maybe we could check hemoglobin like this back in the states? talk about cost saving!
The families that came were incredibly grateful for the help that we could give them. It's such a satisfying experience to share something as simple as a packet of Tylenol with somebody who is having pain - something we take for granted every day of our lives.

After seeing over 100 patients from the village we made some time to enjoy ourselves and give the kids a soccer ball to have for their village. We may not be fluent in Spanish, but it seems as though soccer brings everybody together around here no matter what types of barriers there may be. It's quite satisfying and a great experience.

That's about it for now. Buenos noches!

oh, PS, a good portion of the nursing class of 2008 is pretty pumped to be here! hopefully more alumni can come next year with us!

Monday, May 23, 2011

Dia numero dos.

Another great day here in Honduras. Seems to me like we all had a blast. The day started with the group of us chowing down on some breakfast and then heading down the road to the nutrition house and sort some pills and get them ready for the next day out in the village. While here, some of the kids staying at the nutrition center came to join us so we got another chance to play with them again, of course.

The nutrition house really is something special. Packed with hundreds of donations ranging from toys, to clothes, and most importantly the medications and treatment supplies. The clinic exam room is pretty great as well. Here are some photos to show you how it is down here:

After sorting the pills and getting everything planned and ready for the following day, we had some fun and headed to the waterfall, and then to Yojoa Lake. Views from the waterfall were stunning and there were zip-lines that some of the group hopped on and enjoyed while the others enjoyed the sun and views of the Honduran countryside.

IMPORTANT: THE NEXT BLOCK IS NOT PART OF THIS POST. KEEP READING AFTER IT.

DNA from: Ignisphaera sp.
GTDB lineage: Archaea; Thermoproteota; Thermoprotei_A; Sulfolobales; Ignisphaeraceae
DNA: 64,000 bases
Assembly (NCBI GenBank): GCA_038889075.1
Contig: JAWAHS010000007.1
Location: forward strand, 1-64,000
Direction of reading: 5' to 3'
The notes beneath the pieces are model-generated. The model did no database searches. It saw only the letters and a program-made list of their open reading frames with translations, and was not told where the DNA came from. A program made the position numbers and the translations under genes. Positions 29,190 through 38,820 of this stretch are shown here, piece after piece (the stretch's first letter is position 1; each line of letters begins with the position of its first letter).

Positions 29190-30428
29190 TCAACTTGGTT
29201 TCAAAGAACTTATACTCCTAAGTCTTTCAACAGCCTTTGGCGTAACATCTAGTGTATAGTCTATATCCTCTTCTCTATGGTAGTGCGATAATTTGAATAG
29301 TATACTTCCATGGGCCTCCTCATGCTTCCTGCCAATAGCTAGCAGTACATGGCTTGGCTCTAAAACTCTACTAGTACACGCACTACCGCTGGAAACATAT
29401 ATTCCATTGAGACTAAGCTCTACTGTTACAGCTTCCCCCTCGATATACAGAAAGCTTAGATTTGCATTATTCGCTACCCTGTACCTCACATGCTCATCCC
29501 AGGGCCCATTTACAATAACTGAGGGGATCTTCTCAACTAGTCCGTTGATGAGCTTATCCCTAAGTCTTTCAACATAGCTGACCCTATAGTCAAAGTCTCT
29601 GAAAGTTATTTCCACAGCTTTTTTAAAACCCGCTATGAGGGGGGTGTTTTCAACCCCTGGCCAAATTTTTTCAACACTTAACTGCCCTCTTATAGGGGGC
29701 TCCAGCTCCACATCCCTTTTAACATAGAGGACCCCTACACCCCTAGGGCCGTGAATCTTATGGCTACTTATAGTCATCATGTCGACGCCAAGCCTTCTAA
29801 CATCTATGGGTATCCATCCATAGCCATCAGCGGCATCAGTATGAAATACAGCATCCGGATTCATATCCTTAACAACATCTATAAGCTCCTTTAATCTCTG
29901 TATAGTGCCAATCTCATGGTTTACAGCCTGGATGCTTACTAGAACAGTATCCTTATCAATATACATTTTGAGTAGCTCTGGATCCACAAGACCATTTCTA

after enjoying the views of the surprisingly stunning countryside, we all headed to dinner at the lake, and then back home to relax and rest up for the following day's work in the villages.

hasta luego!


Sunday, May 22, 2011

We Made It!

So the group of the 11 of us made it to to Honduras safe and sound, and what an eye-opening experience it has been already. The 2 hours country road drive to the hacienda that we are residing at was a chilling 97 degrees, but at least the mini-van that we packed into had air conditioning. Our house is incredible and seems like a millionaire's mansion compared to the local "houses" that surround the land, even though running water and electricity is not always a given here, as well as the cable internet (truly a luxury).

After settling in, we took a short walk down the road to the nutrition/pharmacy/clinic house where the supplies of donated goods are overwhelming. There, they also have a few small huts where families from communities can come with their children if they are found to have a substantial nutritional deficit and need extra care. While here, those families are treated with all the amenities they need to successfully regain their nutritional status and return back to their villages. When we visited, we brought the kids some toys and had a great time playing with them. We will have to post some pictures later.

When we got back from touring the grounds, we came back to the house for a great Honduran home cooked meal by the chef of the house. Then the rest of the night was spent relaxing on the porch, listening to locals play music from their homes, and hoping for the water to come on so we could shower.

Talk to you all soon!